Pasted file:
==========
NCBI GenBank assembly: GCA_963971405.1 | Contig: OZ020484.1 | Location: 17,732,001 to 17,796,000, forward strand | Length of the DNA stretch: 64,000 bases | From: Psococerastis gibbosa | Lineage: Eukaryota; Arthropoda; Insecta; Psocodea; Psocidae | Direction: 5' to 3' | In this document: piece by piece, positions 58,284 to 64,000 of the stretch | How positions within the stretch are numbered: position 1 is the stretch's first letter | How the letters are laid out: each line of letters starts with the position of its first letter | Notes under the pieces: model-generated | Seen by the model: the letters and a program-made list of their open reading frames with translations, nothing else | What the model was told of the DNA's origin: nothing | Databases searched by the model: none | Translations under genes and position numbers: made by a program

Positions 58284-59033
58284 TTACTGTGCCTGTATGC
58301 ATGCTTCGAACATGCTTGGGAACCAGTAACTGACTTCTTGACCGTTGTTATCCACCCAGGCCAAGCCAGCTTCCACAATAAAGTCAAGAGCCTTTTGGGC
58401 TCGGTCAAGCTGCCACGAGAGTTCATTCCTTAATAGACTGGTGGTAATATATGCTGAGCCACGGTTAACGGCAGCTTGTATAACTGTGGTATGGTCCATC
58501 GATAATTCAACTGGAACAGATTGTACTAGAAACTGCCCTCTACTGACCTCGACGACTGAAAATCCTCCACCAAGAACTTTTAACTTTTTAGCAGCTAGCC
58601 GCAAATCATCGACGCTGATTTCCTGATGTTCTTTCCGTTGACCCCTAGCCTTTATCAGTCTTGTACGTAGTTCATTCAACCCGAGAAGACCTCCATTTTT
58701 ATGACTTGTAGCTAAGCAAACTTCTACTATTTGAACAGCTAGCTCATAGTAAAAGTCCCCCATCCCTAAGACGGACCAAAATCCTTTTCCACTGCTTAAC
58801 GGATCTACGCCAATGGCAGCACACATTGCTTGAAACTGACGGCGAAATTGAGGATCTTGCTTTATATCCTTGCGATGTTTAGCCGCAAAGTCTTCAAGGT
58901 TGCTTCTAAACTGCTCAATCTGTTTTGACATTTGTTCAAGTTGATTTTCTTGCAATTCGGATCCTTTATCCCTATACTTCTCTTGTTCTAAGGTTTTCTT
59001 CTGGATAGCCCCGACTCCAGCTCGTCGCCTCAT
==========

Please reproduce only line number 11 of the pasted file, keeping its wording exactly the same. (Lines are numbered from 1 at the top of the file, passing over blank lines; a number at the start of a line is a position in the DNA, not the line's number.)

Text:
59001 CTGGATAGCCCCGACTCCAGCTCGTCGCCTCAT